Union Addresses Joblessness Among People of Color
James Wright | 10/12/2011, 12:43 p.m.
Leaders of the Service Employees International Union (SEIU), along with officers in non-profit organizations that aid domestic workers and Latinos, met to discuss the "The Impact of the Jobs Crisis on People of Color" at SEIU headquarters in the District on Fri., Oct. 7.
SEIU National Communications Director Inga Skippings, said people of color are in trouble in the current economy, which is why a meeting to address the issue of joblessness among people of color was held, and why SEIU has launched a national campaign to focus on the high level of unemployment that persists in communities of color. "Workers of color are shut out of the job market in this economy," Skippings said. "We found out that only 103,000 jobs were created in September and I heard on the radio that some economists were saying that is not bad, but that is not good enough."
The Department of Labor's Bureau of Labor Statistics reported recently that the black unemployment rate last month was 16 percent while the rate for Latinos was 11.3 percent. Asian Americans were jobless at a rate of 7.8 percent with whites at 7.6 percent, according to the September numbers.
The jobless rate among people of color, who make up about 40-55 percent of the union's membership, is a concern of SEIU. The union represents 2.1 million workers in over 100 occupations in the United States, including Puerto Rico and Canada.
The union focuses on organizing workers in three main sectors: health care (represented by half of its members), public services (includes local and state government employees) and property services such as janitors, security officers and food service workers. SEIU is considered the fastest growing labor union in the nation and has over 150 branches. Skippings said that in 2010 approximately 27.1 million blacks and 24.8 million Latinos were considered to be living in poverty.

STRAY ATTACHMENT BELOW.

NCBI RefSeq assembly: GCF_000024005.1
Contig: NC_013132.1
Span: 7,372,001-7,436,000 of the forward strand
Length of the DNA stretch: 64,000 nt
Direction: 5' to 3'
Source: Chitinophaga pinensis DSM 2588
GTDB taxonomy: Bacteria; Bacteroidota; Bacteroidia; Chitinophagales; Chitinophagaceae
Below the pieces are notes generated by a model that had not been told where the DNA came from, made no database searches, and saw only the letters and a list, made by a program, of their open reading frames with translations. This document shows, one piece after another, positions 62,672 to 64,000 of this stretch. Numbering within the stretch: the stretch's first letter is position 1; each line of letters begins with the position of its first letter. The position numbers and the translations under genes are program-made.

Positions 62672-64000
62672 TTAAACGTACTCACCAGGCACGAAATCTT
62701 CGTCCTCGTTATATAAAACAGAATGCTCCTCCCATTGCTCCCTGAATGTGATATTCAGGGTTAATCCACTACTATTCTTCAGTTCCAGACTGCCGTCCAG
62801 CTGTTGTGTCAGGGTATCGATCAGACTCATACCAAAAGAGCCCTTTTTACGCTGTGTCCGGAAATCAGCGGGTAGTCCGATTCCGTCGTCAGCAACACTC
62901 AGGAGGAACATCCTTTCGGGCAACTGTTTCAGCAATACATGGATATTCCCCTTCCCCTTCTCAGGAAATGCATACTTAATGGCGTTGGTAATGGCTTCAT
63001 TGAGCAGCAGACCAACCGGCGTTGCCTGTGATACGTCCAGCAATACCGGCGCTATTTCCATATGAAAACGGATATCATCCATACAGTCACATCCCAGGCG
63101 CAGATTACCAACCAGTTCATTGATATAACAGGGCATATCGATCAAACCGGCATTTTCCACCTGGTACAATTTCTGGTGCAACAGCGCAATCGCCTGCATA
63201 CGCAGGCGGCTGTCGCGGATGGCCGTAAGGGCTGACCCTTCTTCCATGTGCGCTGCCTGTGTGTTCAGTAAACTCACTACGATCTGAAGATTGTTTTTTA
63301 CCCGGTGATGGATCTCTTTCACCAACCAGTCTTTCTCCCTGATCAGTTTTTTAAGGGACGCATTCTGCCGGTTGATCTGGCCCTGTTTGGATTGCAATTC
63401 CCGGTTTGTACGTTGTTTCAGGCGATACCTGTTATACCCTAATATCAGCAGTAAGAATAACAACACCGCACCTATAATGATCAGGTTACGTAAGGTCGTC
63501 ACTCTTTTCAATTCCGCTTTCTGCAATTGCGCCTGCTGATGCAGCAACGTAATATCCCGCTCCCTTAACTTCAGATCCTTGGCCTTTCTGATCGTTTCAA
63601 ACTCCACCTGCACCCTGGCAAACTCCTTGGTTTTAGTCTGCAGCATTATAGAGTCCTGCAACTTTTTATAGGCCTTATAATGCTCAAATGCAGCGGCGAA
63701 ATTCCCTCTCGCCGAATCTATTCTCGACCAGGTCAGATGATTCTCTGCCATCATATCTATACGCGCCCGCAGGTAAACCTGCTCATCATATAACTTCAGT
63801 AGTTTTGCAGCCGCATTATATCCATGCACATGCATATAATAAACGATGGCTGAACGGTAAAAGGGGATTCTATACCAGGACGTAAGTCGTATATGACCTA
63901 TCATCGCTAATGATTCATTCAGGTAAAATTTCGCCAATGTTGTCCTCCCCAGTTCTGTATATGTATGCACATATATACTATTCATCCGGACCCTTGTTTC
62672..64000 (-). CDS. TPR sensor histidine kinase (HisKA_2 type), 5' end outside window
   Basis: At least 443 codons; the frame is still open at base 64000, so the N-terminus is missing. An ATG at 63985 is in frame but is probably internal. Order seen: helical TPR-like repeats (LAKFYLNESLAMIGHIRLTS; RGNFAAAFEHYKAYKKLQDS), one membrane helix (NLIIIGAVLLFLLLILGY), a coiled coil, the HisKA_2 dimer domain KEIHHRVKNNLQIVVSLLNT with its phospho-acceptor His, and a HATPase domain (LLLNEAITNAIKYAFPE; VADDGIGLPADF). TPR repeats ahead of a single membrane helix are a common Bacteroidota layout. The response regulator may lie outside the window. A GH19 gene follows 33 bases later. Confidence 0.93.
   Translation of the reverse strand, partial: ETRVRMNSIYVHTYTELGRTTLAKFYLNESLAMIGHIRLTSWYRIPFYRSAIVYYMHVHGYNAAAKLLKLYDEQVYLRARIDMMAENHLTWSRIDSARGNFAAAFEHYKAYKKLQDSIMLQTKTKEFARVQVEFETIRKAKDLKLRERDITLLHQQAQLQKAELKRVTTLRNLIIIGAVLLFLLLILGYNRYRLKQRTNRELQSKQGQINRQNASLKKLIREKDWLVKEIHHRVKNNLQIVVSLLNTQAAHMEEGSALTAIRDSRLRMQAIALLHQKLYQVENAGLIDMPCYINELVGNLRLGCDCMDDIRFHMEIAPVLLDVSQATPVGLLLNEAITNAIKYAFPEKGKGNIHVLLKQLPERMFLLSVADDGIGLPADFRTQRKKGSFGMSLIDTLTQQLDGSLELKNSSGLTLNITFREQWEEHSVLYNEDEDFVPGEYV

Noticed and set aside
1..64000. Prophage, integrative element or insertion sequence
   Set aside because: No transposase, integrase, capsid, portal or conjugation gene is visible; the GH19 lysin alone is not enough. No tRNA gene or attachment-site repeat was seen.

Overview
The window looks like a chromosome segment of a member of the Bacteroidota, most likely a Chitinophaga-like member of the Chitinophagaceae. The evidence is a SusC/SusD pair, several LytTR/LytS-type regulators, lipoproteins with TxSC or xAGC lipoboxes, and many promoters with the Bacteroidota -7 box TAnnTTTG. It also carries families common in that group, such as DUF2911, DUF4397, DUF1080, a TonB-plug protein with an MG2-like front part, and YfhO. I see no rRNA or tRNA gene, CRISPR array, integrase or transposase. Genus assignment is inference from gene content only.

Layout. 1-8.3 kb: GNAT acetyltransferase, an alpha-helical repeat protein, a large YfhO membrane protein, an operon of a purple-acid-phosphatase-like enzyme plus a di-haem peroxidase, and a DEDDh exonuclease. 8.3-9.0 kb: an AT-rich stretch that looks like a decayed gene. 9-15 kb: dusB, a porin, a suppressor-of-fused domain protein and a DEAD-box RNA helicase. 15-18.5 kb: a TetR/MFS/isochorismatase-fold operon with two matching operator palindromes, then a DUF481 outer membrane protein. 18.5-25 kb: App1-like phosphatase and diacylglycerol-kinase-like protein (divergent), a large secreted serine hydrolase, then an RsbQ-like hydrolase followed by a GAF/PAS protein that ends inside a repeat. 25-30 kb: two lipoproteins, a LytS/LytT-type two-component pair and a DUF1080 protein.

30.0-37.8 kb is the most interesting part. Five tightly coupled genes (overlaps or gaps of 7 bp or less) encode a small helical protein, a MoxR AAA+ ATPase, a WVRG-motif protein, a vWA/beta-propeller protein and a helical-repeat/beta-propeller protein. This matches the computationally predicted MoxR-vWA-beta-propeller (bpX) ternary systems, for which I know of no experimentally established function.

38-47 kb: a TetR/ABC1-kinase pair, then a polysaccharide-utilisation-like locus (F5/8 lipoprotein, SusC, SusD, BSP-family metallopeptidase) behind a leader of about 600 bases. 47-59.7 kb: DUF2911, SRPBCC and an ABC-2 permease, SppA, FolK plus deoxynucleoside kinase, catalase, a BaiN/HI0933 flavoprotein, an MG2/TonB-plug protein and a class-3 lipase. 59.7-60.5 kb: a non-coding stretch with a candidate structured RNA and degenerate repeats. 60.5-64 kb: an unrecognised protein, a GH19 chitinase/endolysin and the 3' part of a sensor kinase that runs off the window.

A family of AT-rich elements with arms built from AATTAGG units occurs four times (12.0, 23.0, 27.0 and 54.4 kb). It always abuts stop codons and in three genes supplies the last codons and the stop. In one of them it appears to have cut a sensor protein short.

"Many people of color have to work two and sometimes three jobs in order to make ends meet," she said. "They have to work to keep a roof over their families' head and they have no time to guide their children." Eliseo Medina, SEIU's secretary-treasurer, said that greed on behalf of Wall Street and corporate America, banks playing games with the economy, corporations not paying their fair share of taxes has fueled joblessness among people of color.
"You are now beginning to see the old 'welfare queen' bringing brought back into the national conversation," said Medina, referring to the 1980s misconception by conservatives of a black woman who chooses excessive public assistance instead of work as a means of living.
"This conversation use to pit black against white but now it is pitting black against Latino," she said. "What people of color need are real jobs with benefits and a pension." Ai-Jen Poo, the director of the National Domestic Workforce Alliance, said the problems of domestic workers, who consist of mainly women of color, are coming to the attention of the public.
"We have 2.5 million domestic workers who clean houses and act as nannies," Poo said. "Even though these women work very hard in sometimes tough conditions, they are excluded from every major labor law. Domestic workers face a high degree of vulnerability on the job and are often the last to be hired and the first to be fired."